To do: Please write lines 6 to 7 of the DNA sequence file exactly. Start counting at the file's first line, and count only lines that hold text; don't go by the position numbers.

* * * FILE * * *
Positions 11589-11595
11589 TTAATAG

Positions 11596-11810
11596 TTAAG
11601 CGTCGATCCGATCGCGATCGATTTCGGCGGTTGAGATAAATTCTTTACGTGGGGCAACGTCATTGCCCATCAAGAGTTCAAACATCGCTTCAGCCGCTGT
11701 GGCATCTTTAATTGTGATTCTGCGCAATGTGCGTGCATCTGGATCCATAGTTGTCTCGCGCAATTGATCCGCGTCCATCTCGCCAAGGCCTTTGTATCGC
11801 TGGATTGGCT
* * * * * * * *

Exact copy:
11701 GGCATCTTTAATTGTGATTCTGCGCAATGTGCGTGCATCTGGATCCATAGTTGTCTCGCGCAATTGATCCGCGTCCATCTCGCCAAGGCCTTTGTATCGC
11801 TGGATTGGCT